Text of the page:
I sat atop the Bull's Head under a big turquoise sky, contemplating emptiness and everything. Next to me was Whistler, enjoying the bits of apple I tossed him to snack on, his own treats already consumed. I was much more contemplative.
I am presently in the bardo between motorized vehicles. Muses of what to make for dinner, and, more immediately, lunch equated to the mathematics of my thoughts. Lazy mental meanderings, much as part of the walkabout had been a physical one.
There was a slight bite to the autumn breeze, but, as always, the views were magnificent. Someone once told me there were those who became complacent living in the mountains. I offered to hunt those poor souls down and administer euthanasias. After all, I am a big believer in euthanasia, as well as youth in Africa and other places of the world.
The youth are our future are they not?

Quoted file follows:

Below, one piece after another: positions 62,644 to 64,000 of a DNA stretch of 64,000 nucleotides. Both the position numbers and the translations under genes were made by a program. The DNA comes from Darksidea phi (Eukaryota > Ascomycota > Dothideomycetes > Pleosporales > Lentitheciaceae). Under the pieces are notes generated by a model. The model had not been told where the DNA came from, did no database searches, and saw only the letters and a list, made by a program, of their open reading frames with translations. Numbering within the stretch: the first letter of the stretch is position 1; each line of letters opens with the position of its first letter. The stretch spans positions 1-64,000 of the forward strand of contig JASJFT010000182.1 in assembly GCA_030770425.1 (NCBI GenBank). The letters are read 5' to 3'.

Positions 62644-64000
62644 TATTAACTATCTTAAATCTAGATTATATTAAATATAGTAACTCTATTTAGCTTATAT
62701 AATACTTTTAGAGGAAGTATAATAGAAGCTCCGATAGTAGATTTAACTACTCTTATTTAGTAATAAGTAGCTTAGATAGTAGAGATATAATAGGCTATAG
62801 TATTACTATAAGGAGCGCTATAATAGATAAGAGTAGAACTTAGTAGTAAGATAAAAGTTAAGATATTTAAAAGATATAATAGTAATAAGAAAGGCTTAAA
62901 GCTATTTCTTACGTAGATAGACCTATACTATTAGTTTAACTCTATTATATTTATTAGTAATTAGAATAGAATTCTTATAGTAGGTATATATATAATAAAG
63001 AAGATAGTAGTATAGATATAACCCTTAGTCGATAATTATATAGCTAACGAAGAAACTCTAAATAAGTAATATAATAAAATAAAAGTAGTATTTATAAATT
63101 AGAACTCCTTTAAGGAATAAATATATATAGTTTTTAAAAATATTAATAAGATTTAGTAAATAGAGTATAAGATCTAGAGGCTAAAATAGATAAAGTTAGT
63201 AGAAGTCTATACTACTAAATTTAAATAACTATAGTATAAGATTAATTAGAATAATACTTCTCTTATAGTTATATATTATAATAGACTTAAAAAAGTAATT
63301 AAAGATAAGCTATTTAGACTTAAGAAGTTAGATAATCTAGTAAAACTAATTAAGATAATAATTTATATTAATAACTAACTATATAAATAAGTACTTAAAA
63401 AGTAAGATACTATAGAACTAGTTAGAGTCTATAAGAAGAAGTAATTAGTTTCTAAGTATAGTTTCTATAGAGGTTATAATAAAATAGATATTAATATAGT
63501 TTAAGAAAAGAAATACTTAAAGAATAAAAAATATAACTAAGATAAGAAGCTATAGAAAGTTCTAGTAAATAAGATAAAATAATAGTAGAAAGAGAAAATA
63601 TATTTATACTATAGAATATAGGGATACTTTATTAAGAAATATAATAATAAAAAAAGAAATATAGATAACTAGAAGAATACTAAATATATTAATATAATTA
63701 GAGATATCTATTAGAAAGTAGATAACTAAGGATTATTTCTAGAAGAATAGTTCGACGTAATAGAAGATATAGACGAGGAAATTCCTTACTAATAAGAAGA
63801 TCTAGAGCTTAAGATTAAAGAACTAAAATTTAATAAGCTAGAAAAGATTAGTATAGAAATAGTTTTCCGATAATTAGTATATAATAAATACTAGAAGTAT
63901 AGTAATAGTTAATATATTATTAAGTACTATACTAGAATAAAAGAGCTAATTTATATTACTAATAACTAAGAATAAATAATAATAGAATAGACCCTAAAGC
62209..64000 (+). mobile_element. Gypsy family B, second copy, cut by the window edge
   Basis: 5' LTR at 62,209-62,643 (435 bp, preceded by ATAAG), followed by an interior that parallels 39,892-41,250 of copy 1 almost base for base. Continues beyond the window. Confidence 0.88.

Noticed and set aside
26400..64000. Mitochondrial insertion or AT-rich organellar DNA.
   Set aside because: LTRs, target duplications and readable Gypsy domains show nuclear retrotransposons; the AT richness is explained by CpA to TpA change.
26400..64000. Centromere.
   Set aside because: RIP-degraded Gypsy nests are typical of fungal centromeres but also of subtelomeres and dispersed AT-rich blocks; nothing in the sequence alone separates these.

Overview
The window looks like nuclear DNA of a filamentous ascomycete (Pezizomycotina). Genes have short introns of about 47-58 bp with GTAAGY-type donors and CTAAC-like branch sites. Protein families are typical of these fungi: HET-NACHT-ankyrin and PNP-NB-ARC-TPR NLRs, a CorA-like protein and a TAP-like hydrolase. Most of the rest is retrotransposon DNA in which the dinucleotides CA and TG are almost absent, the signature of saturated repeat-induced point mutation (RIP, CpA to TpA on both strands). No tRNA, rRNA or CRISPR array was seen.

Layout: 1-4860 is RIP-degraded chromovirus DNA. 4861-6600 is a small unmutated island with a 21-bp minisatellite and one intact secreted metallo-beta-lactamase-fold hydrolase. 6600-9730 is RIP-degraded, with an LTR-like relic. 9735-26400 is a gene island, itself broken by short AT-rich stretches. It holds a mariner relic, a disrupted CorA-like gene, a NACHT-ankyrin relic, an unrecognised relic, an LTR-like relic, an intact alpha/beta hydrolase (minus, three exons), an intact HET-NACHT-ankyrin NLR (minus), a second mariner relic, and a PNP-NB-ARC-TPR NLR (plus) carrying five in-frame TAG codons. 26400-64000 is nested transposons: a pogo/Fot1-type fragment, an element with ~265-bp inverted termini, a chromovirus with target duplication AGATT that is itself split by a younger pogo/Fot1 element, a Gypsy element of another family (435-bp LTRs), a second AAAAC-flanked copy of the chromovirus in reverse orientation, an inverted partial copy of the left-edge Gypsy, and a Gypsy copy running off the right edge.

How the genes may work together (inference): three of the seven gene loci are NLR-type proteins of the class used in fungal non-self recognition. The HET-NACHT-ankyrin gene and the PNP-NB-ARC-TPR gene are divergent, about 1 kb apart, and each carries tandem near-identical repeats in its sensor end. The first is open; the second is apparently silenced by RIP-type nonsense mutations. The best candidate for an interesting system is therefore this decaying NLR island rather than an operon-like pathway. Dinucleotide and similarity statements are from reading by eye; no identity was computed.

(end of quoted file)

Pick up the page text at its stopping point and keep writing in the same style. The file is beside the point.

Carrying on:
I could say I'd not a care in the world, but that would've been a lie. Whistler, sitting so companionably beside me with a shared apple, had difficulties reaching the the top of the Bull's Head with me. In fact, I had to carry him up the rocky natural steps. I noticed how he occasionally lagged a little further behind me as we walked the trail.
Were I to anthropomorphize, I would say his canid gaze carried a bit of an apology. That he was reminding me he is nearly fourteen years old. Twice my chronological age in his lifespan. An active senior.
I am the one who refuses to age any further. To get old. Over and done with that noise, I say. Whether or not one of my favorite walkabout companions can achieve the same feat is another proposition. With a resigned sigh, I sat back, scritching Whistler behind the ears as we finished the apple. I couldn't help but wonder if this time atop the Bull's Head might be one of our last.